My high school biology teacher inspired my love for natural history. After hiking the Continental Divide Trail, I fell in love with long-distance hiking. The The Bigfoot Trail combines the two.
Eminent botanist John O. Sawyer and I once discussed the lack of connectivity between the wilderness areas in the Klamath Mountains. This led us to pour over maps, talk rare plants, and plan a path that would connect these wild places. In 2009, I first walked this route and over the past few years have re-hiked various pieces to “finalize” the trek I call the Bigfoot Trail. This project combines long-distance hiking and natural history by defining a thru-hike in one of the most species-rich temperate coniferous forest on Earth.
I recently launched a Kickstarter Campaign to fund the establishment of the Bigfoot Trail Alliance (BFTA) as a 501(c)(3) non-profit organization. The BFTA will create a community committed to constructing, promoting, and protecting—in perpetuity—the Bigfoot Trail. I am asking you, noble reader, to become a founding member of this organization.
In my time living in northwest California, I have fallen deeply in love with the uniqueness of the Klamath Mountains. So much so that I wrote a natural history and hiking guide called Conifer Country which documents and celebrates the region. While writing that book, I hiked thousands of miles in search of wild trees.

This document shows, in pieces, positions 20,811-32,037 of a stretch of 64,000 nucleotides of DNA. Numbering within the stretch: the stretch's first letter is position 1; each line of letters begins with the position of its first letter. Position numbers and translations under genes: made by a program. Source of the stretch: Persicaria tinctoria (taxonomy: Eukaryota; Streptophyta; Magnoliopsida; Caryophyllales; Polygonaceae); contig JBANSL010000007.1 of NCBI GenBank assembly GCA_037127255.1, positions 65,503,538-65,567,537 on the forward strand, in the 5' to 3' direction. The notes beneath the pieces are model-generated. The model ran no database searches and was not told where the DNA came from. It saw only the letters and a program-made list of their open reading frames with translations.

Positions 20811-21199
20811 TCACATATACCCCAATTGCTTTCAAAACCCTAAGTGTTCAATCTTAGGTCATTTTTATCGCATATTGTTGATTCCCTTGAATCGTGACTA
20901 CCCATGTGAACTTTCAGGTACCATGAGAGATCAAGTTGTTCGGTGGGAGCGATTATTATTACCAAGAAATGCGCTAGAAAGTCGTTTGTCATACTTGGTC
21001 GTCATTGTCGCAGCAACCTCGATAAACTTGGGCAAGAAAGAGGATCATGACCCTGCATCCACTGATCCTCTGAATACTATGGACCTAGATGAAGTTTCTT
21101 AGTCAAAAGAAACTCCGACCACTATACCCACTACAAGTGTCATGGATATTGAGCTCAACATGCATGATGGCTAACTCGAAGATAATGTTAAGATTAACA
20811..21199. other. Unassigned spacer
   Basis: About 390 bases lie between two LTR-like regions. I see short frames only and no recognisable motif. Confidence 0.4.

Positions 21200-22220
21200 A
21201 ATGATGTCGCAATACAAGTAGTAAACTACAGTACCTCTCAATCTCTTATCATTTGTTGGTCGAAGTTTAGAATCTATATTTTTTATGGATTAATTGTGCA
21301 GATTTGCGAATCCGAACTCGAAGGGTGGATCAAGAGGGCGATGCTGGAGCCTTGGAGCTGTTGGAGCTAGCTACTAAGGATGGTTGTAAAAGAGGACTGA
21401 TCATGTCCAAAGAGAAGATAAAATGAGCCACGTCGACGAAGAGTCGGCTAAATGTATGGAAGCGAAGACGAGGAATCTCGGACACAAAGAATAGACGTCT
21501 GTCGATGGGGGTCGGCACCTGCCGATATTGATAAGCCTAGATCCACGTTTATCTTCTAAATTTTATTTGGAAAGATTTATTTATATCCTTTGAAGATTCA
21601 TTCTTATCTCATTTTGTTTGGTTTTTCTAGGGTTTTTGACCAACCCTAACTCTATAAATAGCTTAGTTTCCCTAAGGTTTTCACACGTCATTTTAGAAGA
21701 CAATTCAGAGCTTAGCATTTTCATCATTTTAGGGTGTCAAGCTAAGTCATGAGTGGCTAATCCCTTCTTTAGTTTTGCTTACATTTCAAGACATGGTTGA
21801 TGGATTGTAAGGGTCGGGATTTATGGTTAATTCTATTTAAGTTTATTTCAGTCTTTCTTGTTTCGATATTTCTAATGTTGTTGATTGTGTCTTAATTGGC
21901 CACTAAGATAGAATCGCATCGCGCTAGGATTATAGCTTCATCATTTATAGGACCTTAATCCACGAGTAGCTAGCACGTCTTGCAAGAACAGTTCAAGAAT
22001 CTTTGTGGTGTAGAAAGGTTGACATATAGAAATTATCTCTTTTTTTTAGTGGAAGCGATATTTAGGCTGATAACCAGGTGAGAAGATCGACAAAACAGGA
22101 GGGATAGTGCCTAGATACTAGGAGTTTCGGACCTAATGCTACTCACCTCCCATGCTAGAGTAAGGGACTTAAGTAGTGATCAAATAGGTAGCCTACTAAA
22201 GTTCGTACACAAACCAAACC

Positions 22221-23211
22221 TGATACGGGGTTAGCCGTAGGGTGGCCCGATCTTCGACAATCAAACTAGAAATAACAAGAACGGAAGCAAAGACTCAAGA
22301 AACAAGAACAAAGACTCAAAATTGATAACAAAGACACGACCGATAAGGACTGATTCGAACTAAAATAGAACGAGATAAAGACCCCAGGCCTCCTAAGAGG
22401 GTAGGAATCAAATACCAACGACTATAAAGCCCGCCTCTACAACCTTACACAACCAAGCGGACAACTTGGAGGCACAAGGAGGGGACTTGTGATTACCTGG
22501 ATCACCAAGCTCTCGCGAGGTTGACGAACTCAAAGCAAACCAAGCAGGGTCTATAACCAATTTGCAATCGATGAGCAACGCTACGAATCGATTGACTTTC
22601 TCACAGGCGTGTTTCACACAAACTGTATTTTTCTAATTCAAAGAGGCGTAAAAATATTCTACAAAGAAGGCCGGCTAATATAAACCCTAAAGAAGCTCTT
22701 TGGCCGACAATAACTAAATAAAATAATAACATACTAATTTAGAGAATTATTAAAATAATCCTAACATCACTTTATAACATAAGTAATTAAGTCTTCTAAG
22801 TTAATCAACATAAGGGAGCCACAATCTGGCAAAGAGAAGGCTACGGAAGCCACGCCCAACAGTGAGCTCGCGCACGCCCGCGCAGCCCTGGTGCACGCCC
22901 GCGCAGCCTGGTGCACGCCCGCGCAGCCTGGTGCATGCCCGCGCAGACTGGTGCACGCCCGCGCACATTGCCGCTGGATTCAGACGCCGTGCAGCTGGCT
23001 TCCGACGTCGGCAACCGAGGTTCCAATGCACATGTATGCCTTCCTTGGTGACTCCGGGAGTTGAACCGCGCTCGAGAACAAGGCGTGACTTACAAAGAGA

The trail begins on the subalpine slopes of the Yolla Bolly-Middle Eel Wilderness, traverses the Klamath’s most spectacular peaks, crosses all its wild rivers, and ends at the edge of the continent in the temperate rainforest. It highlights all that Conifer Country has to offer.
I believe that by establishing this route—and ultimately the BFTA—a deeper understanding and awareness will be fostered for this region. This trail, and organization, is about the other biota who live in the Klamath Mountains—ultimately to function as stewards for their protection.
Please follow this link to join the campaign to establish the Bigfoot Trail.